Ilya Zakharevich on Thu, 4 May 2000 20:58:39 -0400

 Re: Bug in Mod (2.0.15)

```On Fri, May 05, 2000 at 12:53:40AM +0200, Bill Allombert wrote:
> >But is a "much more correct" answer.  What I see is the following:
> >simplify() assumes that any ring in which POLMODs live is a ring of
> >principal ideals.  (This assumption is hidden in the algorithm of
> >converting to the lowest common denominator when combining POLMODs
> >with different moduli).
>
> Not really. PARI assume that all polynomial have coefficient in a _field_.

This is not hardwired into the internal representation.  Thus the only
problem is with the assumption used in algorithms, which should not be
many, right?

> This is reasonnable, since there is currently no ways to specify rings.
> (this is a major problem in the cursed gdivexact function).

Did not find any mention of the problem in my archive.  And it looks
like a very recent function...  And it is not documented what it does
(in 2.0.15 I have here).

> PARI works in the ring K(y,z,t)[X] in which the result is true.

I see.  But I do not see any reason why it would/should ;-) do it...

> > a) a way to represent an element in a quotient by a non-principal
> >    ideal in terms of the PARI type system;
>
> Yes, but we have to add support for rings first, and then add ideals.

Do not see what you mean.  Which other places (in addition to
simplify()) depend-on/use the K(y,z,t)[X] hack?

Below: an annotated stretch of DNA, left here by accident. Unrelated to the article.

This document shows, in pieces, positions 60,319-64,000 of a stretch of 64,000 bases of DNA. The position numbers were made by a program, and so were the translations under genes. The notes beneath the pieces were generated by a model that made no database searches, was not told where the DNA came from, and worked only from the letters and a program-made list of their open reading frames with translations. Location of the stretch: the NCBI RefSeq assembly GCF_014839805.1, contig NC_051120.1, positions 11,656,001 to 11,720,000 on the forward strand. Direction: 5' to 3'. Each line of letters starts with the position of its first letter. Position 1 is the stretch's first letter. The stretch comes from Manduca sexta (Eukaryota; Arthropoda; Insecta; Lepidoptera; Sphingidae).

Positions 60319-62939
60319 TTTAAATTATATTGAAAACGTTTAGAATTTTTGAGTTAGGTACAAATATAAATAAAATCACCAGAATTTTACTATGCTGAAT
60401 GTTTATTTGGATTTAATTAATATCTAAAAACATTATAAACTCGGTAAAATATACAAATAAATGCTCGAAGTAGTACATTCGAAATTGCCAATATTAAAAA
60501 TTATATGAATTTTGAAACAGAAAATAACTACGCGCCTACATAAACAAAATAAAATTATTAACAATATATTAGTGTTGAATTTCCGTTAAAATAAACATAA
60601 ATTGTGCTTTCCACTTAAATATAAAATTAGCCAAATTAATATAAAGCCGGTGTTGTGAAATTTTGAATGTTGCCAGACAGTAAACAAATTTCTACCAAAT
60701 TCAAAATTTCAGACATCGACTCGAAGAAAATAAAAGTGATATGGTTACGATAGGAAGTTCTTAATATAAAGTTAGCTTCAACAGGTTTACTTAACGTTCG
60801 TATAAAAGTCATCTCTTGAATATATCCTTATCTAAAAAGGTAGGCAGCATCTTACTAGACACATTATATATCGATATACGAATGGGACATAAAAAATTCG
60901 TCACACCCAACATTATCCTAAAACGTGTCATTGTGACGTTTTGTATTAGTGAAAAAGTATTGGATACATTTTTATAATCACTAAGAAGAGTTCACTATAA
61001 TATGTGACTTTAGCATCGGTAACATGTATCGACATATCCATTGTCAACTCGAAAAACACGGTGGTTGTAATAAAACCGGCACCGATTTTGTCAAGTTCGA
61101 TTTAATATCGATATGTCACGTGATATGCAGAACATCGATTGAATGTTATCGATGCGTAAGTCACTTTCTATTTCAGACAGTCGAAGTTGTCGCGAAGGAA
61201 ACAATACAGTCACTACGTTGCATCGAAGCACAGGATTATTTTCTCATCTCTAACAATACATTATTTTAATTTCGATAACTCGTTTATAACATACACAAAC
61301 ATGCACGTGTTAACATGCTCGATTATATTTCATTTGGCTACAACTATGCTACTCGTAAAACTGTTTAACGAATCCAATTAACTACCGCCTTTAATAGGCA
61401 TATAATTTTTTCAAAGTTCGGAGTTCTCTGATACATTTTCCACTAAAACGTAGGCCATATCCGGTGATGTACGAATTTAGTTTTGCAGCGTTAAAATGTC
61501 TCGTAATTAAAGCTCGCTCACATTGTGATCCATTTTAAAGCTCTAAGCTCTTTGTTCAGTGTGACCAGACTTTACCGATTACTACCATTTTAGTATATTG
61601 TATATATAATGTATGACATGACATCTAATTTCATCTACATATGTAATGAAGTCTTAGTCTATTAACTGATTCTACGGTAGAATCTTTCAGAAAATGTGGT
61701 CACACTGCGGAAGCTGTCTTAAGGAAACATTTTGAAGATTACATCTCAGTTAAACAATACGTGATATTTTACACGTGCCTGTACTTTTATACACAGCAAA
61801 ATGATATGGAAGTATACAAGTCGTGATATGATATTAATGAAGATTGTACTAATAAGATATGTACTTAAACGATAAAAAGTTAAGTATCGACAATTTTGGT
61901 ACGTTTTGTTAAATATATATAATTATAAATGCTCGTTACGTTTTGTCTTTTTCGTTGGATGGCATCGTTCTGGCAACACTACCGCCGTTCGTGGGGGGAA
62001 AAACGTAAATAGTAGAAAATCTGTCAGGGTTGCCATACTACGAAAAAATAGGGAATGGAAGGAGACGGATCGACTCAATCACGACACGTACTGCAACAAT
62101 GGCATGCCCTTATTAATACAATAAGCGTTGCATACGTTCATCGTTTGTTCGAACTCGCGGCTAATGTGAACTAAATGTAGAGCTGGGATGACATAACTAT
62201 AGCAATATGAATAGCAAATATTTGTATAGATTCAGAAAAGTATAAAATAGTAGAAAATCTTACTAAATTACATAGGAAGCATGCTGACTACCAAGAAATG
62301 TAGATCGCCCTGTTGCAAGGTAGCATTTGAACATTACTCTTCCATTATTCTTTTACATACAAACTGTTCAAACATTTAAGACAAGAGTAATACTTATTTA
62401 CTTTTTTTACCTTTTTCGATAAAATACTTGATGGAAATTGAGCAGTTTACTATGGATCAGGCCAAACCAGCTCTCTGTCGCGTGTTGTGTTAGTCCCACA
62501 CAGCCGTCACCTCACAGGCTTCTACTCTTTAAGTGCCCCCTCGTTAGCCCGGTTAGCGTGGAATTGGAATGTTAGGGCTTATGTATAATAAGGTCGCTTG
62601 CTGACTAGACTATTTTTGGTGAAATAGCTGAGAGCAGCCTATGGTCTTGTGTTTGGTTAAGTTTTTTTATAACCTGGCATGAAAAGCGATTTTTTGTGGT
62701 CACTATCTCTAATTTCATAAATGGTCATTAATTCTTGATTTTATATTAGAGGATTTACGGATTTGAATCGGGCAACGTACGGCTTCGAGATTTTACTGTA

> > I can be wrong, but do not Groebner bases give a canonical system of
> > generators of any ideal?
>
> Not truly. You get a reduced basis which nice reduction property but
> it still depend of lot of choice.

Given marked generators (x,y,z etc) of the ring, could not we get
something canonical?

> simplify() only handle "stupid" conversion (5+0*I -->5 ; 5*X^0 -->5).
> It is  probably gmod that would need to be modified.

Well, if it is two places to modify, it is still not that bad as
adding a new type to PARI...

> Saying that there exists canonical generators for ideals is not the
> same thing that saying there are canonical generators for cosets, but
> it is probably not a big problem here.

All one needs is the ability to check that an element is in the ideal...

> Currently the way PARI implement multivariate polynomial is not
> efficient and need to be changed before considering to implement
> Groebner basis.

Why this obsession with efficiency?  It is good when possible, but
having *some* pilot implementation will clear the way for future
improvements...

> Moreover writing efficient Groebner basis programs is not easy.

Do not people have them written?  Cannot we use IPC with some other
program which can do them?

Ilya
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